at all

A J   Thu Jan 05, 2006 9:34 pm GMT
Dictionaries say 'at all' appears in negative sentences, but I see it in positive sentences as well.

When it's in positive sentences, how should I understand?
César   Thu Jan 05, 2006 9:57 pm GMT
Can you give examples? Cause I haven't seen it in affirmative sentences at all (as far as I remember).
Kirk   Thu Jan 05, 2006 10:26 pm GMT
"At all" is known as what's called a "negative polarity item" in semantics. Check out the Wikipedia article on polarity items:

Since negative polarity items can only occur with negative expressions, they are ungrammatical otherwise (ungrammaticality here is indicated by an asterisk):

"He can't snap at all"
*He can snap at all"

"I didn't see him at all"
*I saw him at all

Sometimes you'll find variation in terms of English dialects concerning usage of a couple specific negative polarity items. For instance, in most dialects the word "anymore" is a negative polarity item but a few American ones (especially in areas like Ohio and some parts of the Midwest, I believe) allow it in a nonnegative polarity context. I wrote about this on the old langcafe site (the temporary one) if anyone wants to read more:

But back to "at all," I can't think of any instances where it is used in a postive polarity context. If you find any examples, AJ, I'd be very interested.
Kirk   Thu Jan 05, 2006 10:31 pm GMT
Oh, something else I forgot to mention. As I pointed out in my post that I linked above, I said:


Negative polarity items may also be used even when no outright negation is being used, but a verb is being used which has "built-in" negation (for instance, "doubt").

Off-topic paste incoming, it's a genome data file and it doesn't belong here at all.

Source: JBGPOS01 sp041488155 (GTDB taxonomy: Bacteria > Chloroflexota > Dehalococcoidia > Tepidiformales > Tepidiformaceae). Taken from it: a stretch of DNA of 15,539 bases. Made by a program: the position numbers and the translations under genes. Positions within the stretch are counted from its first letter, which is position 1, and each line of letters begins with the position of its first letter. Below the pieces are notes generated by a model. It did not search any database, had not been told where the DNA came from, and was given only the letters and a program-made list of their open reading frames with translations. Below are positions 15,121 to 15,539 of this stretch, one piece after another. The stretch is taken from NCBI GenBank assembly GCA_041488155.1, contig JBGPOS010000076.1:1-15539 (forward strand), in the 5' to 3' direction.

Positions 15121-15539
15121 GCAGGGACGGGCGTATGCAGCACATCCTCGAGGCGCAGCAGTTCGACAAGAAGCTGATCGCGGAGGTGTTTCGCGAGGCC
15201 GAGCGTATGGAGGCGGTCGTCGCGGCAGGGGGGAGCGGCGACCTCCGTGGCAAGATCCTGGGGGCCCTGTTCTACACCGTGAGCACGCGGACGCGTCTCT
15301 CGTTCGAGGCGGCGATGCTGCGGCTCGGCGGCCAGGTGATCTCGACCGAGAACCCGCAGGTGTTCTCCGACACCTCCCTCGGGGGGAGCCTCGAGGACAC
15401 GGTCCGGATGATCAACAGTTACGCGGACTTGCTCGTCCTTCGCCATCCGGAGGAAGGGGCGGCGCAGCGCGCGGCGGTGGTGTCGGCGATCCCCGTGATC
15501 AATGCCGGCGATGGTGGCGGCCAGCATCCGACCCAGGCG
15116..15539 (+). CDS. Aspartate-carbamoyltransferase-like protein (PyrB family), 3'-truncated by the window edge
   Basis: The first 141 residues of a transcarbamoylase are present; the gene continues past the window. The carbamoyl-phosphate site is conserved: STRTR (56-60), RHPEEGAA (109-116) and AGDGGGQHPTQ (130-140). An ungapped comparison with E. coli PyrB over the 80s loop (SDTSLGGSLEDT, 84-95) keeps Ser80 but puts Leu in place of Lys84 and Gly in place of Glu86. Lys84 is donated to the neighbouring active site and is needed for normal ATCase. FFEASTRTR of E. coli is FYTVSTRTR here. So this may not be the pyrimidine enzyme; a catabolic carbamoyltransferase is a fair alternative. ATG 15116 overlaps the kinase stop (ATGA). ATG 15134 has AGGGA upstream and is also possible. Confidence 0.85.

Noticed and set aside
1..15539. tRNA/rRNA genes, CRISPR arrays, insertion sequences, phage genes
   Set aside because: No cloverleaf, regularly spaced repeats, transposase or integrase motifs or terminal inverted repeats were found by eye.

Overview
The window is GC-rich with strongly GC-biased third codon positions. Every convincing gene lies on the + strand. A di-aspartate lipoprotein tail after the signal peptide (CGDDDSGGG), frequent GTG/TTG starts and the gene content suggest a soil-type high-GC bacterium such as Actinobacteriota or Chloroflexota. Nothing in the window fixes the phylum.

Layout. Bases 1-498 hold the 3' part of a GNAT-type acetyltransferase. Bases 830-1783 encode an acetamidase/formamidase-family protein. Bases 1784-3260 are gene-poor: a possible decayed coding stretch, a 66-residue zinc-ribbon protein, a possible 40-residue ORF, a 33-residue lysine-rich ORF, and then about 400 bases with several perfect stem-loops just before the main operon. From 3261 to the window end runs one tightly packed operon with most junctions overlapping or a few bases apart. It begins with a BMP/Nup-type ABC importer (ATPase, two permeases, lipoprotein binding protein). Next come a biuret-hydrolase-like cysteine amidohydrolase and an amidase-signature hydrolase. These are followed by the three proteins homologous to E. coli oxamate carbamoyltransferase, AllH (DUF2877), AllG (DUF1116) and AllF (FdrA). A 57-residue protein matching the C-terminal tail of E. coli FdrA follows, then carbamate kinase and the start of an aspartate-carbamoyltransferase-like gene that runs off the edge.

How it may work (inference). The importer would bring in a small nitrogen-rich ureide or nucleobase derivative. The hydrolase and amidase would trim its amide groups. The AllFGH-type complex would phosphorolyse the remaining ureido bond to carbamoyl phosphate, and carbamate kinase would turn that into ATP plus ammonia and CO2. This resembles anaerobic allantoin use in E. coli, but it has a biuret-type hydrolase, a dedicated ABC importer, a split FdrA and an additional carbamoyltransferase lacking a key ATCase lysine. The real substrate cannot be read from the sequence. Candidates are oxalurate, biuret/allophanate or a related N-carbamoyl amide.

"I doubt he'll do his homework at all
"I doubt he's come yet


This may be causing some of the confusion because there's no overt negation in those sentences. However, semantically some words like "doubt" already have negation built-in. This is why they may still be used with negative polarity items. Maybe this is what you saw, AJ.
Franco   Fri Jan 06, 2006 10:26 am GMT
This is a good example:

"I throw toilet paper AT ALL idiots who happen to walk past the door while I am emptying my bowels"

Madre mía que ingenio soy - AGUDO!
Guest   Fri Jan 06, 2006 12:12 pm GMT
You're a turd Franco
César   Fri Jan 06, 2006 3:51 pm GMT
Franco, when you throw something, you throw it AT somebody (based on the example).

You cannot say "You threw it me." Instead, you must say "You threw it at me." Got it? So, in your example, you throw toilet paper at ALL the idiots...

En otras palabras, malinterpretaste el inglés (In other words, you misinterpreted English).
Franco   Fri Jan 06, 2006 8:41 pm GMT
Read my sentance again. I did say AT.
A J   Sun Feb 19, 2006 1:30 pm GMT
The first requirement for all writers is to know what meaning they want to convey, and it is only by clothing their thoughts in words that they can think "at all".

-The Complete Plain Words by Sir Ernest Gowers

I think I've found an example, even though a little bit suspicious and unsatisfactory. The quotation mark is added by me to make it outstand.

Is that proper?
Benjamin   Sun Feb 19, 2006 5:17 pm GMT
Yes, that is correct. I'm not really sure if I can explain it though. Basically, two possibilities would be:

He can't speak at all.
Only by/when ... can he speak at all.
It is only by/when ... that he can speak at all.